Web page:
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27 Club Members: 20 Musicians Who Died Far Too Young
List & Guides

27 Club Members: 20 Musicians Who Died Far Too Young

Reluctant members of the “27 Club”, these artists all died tragically young, leaving behind the “what if?” of unfulfilled potential.


It’s a tragic fact that enough musicians have died at the young age of 27 for them to be known, collectively, as members of the “27 Club” or “Forever 27”. Whether through misadventure, foul play or the hard-living lifestyle that some artists embrace, their deaths have left huge gaps not just in the lives of their fans, but in the lives of the loved-ones they left behind. Some of the causes of death remain unresolved, but all of them have left a bigger question behind: the “what if?” of unfulfilled potential – of losing a tragically young artist while they’re still in their prime.

Who is in the 27 Club?

Reluctant “members” of a unique group, the 27 Club includes everyone from blues pioneers to countercultural 60s icons, blossoming hip-hop stars and remarkable singers who, despite their short time on this earth, became hailed as voices for their respective generations.

This chronological – though not exhaustive – look at 20 members of the 27 Club spans a century of music-making, reminding us of the much-loved artists we’ve lost, and the sheer talent it takes to create lasting, world-changing music.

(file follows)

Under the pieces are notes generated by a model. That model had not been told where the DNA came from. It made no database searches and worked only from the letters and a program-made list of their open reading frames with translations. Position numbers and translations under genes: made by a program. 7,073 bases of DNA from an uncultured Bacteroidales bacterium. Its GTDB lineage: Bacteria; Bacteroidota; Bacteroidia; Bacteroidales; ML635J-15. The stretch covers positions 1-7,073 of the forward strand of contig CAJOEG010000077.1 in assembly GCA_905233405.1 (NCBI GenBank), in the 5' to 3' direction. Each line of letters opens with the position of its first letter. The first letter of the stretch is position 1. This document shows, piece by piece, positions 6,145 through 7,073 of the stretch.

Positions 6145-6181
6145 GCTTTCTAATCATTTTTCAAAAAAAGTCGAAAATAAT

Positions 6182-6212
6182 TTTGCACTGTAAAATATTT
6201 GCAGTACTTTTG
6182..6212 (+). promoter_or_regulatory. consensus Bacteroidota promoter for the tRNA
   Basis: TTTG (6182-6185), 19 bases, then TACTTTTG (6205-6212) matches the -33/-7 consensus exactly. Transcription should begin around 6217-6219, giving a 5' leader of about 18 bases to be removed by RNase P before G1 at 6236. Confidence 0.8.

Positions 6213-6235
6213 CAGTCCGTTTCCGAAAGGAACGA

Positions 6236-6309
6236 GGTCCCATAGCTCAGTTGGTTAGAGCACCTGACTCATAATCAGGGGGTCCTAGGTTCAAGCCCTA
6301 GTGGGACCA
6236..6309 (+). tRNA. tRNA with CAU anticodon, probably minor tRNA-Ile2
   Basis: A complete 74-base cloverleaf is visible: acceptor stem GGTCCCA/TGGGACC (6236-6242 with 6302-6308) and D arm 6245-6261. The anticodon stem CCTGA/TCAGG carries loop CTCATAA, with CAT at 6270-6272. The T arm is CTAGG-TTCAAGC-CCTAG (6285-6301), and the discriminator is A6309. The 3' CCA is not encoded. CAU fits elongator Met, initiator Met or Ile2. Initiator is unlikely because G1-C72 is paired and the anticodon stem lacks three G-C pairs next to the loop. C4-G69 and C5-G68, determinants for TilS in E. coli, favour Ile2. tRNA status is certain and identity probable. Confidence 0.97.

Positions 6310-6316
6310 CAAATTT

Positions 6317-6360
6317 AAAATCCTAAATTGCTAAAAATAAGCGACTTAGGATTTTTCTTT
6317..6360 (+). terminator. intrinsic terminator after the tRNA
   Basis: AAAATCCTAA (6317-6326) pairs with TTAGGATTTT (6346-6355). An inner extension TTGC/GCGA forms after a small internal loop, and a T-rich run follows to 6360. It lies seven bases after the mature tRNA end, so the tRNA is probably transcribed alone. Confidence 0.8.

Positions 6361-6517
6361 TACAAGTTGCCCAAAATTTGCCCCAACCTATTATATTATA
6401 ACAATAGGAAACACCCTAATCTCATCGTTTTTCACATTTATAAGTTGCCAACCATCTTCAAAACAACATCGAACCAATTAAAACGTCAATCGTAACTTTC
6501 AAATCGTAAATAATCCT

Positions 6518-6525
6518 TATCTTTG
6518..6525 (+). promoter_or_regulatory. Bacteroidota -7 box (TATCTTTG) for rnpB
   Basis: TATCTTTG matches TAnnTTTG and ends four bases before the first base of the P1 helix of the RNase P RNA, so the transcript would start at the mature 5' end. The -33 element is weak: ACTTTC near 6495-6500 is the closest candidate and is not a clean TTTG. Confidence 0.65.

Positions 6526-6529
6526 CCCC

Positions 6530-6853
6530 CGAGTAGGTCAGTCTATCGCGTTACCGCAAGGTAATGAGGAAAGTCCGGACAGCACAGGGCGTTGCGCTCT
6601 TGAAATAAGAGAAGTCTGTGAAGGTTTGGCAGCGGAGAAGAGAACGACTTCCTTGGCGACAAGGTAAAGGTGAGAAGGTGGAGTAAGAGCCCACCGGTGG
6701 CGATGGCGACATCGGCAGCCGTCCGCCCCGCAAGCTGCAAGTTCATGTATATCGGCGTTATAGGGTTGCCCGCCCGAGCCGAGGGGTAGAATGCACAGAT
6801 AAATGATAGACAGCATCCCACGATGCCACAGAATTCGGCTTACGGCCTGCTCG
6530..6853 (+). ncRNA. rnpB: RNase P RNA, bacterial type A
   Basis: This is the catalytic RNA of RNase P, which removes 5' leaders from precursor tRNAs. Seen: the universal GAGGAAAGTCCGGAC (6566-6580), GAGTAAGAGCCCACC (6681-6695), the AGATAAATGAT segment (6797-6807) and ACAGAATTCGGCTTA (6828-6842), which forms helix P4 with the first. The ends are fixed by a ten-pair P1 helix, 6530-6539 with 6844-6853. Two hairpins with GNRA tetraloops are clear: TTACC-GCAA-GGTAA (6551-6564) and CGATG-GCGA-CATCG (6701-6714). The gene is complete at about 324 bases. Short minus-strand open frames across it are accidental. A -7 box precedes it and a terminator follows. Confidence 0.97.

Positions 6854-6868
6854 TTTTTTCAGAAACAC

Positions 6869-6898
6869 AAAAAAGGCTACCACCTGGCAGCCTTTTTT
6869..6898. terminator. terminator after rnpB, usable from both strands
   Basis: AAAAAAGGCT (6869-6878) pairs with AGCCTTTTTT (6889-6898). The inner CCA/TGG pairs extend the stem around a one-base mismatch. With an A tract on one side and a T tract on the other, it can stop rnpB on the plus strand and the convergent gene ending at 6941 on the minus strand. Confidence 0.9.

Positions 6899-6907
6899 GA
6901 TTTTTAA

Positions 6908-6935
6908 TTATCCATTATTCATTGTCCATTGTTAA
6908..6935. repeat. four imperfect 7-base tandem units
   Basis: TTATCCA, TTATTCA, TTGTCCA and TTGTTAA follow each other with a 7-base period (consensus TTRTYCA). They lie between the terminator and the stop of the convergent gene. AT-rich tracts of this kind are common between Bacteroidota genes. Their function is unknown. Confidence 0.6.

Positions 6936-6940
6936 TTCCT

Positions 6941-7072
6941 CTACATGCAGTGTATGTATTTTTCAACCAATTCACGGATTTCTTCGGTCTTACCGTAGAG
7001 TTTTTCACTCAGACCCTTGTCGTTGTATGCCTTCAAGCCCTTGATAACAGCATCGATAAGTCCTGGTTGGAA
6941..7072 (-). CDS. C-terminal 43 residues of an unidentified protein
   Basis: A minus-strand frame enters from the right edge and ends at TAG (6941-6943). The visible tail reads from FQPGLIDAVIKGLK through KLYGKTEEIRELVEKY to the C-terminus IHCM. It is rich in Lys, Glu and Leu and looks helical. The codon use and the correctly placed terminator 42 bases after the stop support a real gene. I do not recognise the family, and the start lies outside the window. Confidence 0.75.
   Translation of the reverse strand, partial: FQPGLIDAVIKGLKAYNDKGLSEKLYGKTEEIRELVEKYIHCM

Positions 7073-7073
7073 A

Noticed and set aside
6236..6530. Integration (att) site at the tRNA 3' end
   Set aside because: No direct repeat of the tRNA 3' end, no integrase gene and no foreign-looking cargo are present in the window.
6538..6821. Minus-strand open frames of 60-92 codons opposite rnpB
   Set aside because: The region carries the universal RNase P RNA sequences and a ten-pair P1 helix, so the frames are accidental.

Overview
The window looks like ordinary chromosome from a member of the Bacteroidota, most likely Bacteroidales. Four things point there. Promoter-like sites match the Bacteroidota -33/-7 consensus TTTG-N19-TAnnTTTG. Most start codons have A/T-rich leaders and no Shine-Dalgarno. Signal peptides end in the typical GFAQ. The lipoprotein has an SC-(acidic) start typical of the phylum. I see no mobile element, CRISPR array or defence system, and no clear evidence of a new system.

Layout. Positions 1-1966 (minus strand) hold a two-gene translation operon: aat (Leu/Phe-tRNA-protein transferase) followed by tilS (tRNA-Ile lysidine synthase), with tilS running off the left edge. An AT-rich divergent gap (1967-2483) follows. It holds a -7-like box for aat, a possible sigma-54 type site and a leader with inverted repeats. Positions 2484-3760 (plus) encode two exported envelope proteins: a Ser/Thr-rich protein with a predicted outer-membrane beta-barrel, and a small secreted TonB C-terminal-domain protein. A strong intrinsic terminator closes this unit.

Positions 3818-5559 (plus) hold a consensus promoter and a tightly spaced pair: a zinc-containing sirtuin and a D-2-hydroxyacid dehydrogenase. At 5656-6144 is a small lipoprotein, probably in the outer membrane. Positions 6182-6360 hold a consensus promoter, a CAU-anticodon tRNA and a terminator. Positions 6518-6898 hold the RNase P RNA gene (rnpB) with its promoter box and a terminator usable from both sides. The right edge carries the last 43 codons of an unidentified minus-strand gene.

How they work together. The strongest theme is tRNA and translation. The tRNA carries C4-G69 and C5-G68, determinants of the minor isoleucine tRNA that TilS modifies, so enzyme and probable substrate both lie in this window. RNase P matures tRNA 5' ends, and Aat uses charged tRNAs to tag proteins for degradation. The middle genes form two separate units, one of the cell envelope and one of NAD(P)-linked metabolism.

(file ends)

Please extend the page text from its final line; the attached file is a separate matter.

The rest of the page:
Robert Johnson (1911-1938)

All blues myths lead back to Robert Johnson, the man who allegedly sold his soul to The Devil at a crossroads, in return for the ability to play guitar like no other musician before him. Pioneering the Delta blues, Johnson left behind 41 recordings that went on to influence every generation of blues musician since, from Eric Clapton to Jimi Hendrix and Jack White. The Devil called in the debt in 1938 – but no one knows quite how. Theories ranging from the onset of Marfan syndrome to contracting syphilis or murder by poison fuel the mythology behind one of the earliest entrants to the 27 Club.